• The final architecture of the CMOS micro-display driving circuit is now finalized and manufacturing of a first batch of several CMOS backplanes successfully done. Chips of CMOS integrated circuits able to control a 1640 x 1033 micro-LED array with a 9.5 µm-pixel pitch and to deliver up to 3W electric power (Vmax = 5.5 V, Imax = 20 µA/pixel) are now available for further micro-display processing . In parallel, the principal architecture of the driving board (mother board) that will receive the display package (daughter board) has been fixed and the various boards necessary to drive the final microdisplays ordered.
• Static green displays with size representative of future microdisplays (1700×1150 pixels) have been processed on passive integrated circuits developed at wafer level. Several operational static displays have been thus successfully produced. They definitely qualify the complete micro-LED array manufacturing workflow which will be implemented for the manufacturing of final active microdisplays. Green luminance as high as 1.4 Mcd/m2 was measured at a maximum forward voltage of 5.5V and injected current of 20µA/pixel. Some static displays have been delivered to the topic manager THALES for further evaluation on a dedicated optical bench representative of the optical combiner to be used in the Augmented Reality headset.
• Assessment of two light conversion strategies have been continued with new characterisation results to help dimensioning the best integration scenario for colour generation into the future RGB microdisplays. Theoretical investigations [1] conducted at CEA showed that the viability of light conversion strategy requires conversion efficiencies of at least 25-30%
Blue-to-red conversion:
2D-conversion layers based on AlInGaP Multi-Quantum Wells (MQWs) have been previously considered. While efficient blue light absorption and blue-to-red down conversion were demonstrated, a strong light guiding effect was observed, requiring complex light extraction structures to be implemented. As an easier approach for integration, resin layers developed by NEXDOT and containing red-emitting nanoplatelets (NPL) have been also evaluated. This route provides conversion layers with strong blue light absorption, conversion efficiency in line with application request (30%), good photostability and integration ability adapted to a pixel pitch of 9.5 µm.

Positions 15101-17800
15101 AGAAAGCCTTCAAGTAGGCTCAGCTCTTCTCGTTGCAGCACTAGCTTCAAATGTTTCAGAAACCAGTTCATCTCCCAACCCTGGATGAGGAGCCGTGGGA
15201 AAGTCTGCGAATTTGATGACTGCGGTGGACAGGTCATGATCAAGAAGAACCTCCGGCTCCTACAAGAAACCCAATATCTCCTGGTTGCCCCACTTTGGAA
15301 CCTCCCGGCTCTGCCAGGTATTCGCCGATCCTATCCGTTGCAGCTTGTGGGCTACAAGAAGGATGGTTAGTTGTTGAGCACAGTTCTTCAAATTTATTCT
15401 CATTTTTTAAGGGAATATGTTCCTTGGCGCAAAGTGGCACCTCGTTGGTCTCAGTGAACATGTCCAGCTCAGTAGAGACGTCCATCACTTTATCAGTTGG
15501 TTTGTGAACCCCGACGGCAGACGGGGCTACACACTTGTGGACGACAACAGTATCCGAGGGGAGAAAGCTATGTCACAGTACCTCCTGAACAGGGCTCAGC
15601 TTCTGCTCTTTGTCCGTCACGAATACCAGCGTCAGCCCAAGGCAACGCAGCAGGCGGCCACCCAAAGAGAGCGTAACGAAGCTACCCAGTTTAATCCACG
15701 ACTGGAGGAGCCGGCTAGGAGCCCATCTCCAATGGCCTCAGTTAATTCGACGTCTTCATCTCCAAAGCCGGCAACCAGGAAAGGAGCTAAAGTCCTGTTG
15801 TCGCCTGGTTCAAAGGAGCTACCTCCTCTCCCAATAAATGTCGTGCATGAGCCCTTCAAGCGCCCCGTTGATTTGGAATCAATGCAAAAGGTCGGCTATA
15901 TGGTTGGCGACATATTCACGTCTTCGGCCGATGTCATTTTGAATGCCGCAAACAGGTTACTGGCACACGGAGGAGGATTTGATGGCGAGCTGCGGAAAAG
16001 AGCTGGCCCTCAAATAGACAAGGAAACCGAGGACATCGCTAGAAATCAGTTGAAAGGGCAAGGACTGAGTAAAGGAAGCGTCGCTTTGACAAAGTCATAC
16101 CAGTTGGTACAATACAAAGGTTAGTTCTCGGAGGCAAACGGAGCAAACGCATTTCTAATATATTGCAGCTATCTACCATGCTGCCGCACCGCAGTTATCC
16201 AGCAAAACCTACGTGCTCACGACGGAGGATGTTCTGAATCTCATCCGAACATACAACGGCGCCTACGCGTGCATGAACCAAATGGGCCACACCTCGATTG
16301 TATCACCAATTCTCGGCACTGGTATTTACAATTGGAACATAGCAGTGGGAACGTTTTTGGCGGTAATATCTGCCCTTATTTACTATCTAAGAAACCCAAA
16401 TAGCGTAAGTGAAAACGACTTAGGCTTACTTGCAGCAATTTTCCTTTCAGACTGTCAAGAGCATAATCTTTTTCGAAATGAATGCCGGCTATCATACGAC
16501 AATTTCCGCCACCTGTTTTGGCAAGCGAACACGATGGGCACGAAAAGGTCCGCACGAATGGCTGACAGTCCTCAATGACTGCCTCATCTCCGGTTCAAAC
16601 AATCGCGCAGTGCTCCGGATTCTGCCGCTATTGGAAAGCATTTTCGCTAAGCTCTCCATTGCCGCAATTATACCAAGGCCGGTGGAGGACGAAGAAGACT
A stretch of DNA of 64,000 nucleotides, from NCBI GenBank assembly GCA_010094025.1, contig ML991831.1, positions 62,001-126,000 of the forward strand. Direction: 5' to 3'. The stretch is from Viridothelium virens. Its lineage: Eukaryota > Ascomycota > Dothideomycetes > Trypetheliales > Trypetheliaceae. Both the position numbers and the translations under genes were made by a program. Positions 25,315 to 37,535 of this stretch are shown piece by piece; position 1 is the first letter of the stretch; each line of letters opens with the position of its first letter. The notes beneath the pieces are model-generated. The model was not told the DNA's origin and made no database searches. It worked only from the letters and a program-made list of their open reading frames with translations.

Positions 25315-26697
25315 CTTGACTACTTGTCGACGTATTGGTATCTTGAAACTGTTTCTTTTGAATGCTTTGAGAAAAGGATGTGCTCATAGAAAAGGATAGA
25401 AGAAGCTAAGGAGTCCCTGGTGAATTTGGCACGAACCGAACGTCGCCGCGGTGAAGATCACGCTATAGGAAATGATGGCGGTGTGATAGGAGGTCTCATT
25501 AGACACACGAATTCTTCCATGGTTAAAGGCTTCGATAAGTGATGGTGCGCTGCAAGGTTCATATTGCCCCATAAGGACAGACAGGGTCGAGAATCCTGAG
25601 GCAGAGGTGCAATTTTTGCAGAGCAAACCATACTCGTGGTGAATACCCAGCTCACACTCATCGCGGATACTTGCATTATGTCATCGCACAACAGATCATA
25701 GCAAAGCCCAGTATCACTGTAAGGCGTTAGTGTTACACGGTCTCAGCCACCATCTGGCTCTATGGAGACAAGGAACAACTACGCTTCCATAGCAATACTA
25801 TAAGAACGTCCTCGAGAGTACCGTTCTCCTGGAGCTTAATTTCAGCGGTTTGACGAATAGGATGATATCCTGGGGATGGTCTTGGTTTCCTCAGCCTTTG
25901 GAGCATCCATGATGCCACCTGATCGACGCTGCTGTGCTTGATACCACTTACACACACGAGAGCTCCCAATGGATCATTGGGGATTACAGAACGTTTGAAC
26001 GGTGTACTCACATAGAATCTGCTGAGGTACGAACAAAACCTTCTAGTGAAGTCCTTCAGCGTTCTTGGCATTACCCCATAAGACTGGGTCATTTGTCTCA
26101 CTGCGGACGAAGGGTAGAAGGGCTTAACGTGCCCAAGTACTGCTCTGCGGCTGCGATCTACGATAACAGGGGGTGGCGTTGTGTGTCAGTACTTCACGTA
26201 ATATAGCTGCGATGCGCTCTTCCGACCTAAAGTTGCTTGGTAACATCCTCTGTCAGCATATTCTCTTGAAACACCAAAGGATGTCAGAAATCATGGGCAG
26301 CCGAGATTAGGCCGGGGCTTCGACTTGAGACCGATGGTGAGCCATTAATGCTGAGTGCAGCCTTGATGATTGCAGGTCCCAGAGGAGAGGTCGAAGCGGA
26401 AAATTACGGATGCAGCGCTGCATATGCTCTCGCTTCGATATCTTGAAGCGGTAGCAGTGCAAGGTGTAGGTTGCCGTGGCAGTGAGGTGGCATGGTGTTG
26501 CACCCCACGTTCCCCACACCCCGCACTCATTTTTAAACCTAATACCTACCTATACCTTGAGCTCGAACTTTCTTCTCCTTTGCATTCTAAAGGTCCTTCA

Blue-to-green conversion:
A previous growth study of 2D-conversion layers based on a large number of InGaN/GaN MQWs (x30) was initially investigated. Their blue light absorption was estimated to be too low (1.07% per QW) for efficient conversion. That is why, novel 2D-conversion layers based on InGaN/In GaN MQWs (x10) have been recently developed, that exhibit a blue light absorption two times higher and effective blue-to-green conversion. The processability of this solution for microdisplay will be further evaluated as well as its conversion efficiency.
NPL-based conversion approach is also under investigation for blue-to-green conversion. It offers same ease of integration than red NPL-based resin, potential conversion efficiency up to 30%, but 3 times less blue absorption. Photo-stability is still an issue that will require further chemical engineering (on-going).




[1]E. Quesnel et al., « Dimensioning a full color LED µdisplay for augmented reality headset in a very bright environment”, J Soc Inf Display. 2020;1–14. https://doi.org/10.1002/jsid.884.
Based on all these results, the manufacturing of the various micro-display demonstrators (single-, bi- or RGB colour micro-displays) will be carried out in the last project period (until end of 2021). Among the remaining key issues, the full functioning of the CMOS matrix once inter-connected with the blue or green microLED arrays will be carefully monitored. The second issue addresses the integration of colour conversion layers into blue micro-LED arrays enabling the manufacturing of bi- or full RGB- colour displays demonstrating at least 100,000 cd/m2.